So, a few months ago, when the Newark Teachers Union took out billboard ads across the city condemning the spike in gun-related violence, I understood that it was a response (however misguided) to the pain the community was feeling at the time.
But this is getting ridiculous.
Since then, the campaign has only grown bigger. Almost anywhere you go throughout the city, billboards and public transit bus banners plead, “HELP WANTED: Stop the killings in Newark now!” Here’s a glimpse of the ad from one of the highways past the city:
Katie Wang at the Star Ledger recently covered Newark business owners’ reaction to the campaign: Merchants and mayor say billboards are hurting business.
Arthur Stern, chief executive of Cogswell Realty, the developers of the luxury high-rise apartment complex at 1180 Raymond Blvd., was so frustrated by the billboard that he decided to rent the space out with his own advertisement.
One of the six billboards is located in Military Park on Broad Street, facing the apartment complex.
“We felt it wasn’t very helpful with regard to our marketing efforts for 1180 and the general image of the city,” said Stern.
Wang notes that the Teachers Union backed a political rival to Mayor Booker during last April’s election, suggesting the ad campaign is a political tactic. The massive Associated Press coverage: of the union’s adamant unwillingness to take the ads down would seem to be politically driven, because there’s just no other way to interpret the signs. Let’s take a look:
- Help Wanted: Okay, fine, Newark is looking for help. To do what? And from whom?
- Stop the killings in Newark now!: Got it. Help Newark stop the killings. Sounds good. Where do I sign up?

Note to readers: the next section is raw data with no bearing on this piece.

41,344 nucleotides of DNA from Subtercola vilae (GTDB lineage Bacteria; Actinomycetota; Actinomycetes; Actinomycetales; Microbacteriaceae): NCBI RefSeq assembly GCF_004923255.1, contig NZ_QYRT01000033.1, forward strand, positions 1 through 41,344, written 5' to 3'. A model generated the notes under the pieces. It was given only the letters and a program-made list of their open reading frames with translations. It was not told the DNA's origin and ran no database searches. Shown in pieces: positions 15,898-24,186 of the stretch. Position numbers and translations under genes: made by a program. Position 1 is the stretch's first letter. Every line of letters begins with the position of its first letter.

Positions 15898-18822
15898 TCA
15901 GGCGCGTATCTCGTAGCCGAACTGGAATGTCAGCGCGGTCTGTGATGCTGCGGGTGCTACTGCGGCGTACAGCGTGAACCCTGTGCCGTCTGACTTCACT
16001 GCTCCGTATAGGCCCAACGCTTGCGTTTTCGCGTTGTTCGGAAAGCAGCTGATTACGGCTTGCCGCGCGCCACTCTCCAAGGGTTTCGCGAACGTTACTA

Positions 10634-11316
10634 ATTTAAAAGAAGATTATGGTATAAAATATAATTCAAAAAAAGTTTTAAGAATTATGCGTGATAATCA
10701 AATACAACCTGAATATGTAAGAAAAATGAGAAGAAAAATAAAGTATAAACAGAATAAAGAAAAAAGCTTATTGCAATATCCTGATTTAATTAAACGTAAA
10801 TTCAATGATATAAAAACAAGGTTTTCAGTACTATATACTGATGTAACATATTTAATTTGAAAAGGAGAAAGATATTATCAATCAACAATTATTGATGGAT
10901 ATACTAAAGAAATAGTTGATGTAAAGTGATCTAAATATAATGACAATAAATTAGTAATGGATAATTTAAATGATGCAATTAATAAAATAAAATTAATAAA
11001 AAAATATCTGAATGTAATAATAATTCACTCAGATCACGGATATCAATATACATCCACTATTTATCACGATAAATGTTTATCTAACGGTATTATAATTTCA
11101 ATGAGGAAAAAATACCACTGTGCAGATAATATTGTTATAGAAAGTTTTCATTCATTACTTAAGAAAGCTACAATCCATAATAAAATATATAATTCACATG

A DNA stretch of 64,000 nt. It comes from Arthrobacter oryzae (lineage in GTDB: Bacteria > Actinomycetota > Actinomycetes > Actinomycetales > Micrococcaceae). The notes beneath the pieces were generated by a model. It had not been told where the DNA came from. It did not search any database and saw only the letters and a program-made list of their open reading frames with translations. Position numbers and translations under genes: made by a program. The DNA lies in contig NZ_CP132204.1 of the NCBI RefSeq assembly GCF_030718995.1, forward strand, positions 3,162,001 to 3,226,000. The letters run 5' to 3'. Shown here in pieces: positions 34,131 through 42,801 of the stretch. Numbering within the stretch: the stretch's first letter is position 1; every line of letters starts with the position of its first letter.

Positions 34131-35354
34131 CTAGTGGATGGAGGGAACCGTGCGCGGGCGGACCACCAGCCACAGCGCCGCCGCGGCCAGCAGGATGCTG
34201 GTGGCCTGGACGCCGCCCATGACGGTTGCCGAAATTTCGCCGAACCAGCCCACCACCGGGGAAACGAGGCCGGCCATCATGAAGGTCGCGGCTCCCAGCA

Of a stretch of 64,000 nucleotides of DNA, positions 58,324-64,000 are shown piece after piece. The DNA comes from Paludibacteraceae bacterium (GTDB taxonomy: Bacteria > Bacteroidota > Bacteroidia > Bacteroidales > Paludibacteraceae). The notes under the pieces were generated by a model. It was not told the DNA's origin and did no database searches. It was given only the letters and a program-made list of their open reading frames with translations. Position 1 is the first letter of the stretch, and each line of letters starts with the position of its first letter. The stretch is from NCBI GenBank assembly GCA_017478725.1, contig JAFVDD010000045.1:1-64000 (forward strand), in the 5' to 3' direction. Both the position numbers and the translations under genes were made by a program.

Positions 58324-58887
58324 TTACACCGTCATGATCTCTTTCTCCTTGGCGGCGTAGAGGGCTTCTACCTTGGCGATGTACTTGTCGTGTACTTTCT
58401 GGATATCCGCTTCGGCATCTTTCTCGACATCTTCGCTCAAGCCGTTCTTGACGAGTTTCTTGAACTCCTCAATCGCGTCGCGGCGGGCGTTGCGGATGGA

- Paid for by the Newark Teachers Union, Joseph Del Grasso, President: Huh? But how do I help stop the killings?
Every sign throughout the city says the same exact thing, with no actionable steps to take to help reduce Newark’s crime problem. This leaves one to wonder: who is the intended audience for these signs? Is it suburbanites? Doubtful, we’re not telling them how to help, so they keep driving. City residents? Maybe, but there isn’t a phone number or website to get more information, so we’re left being confused. Oh, well, maybe it’s the thugs doing the killing. They’re the ones who have direct control over the situation to stop the crime, right? But it’s just not likely that a billboard telling them to stop is going to change anybody’s mind who’s tangled up in a turf war or drug deal.
Or maybe it’s the city government — and I think this is the right answer. The NTU is publicly ridiculing the city administration’s apparent inability to contain crime. But, rather than work with City Hall to try to turn their neighborhoods around, they’ve wasted tens of thousands of dollars airing their dirty laundry in a massive FUD (fear, uncertainty, and doubt) campaign. The question behind the question is, what do they hope to get out of it?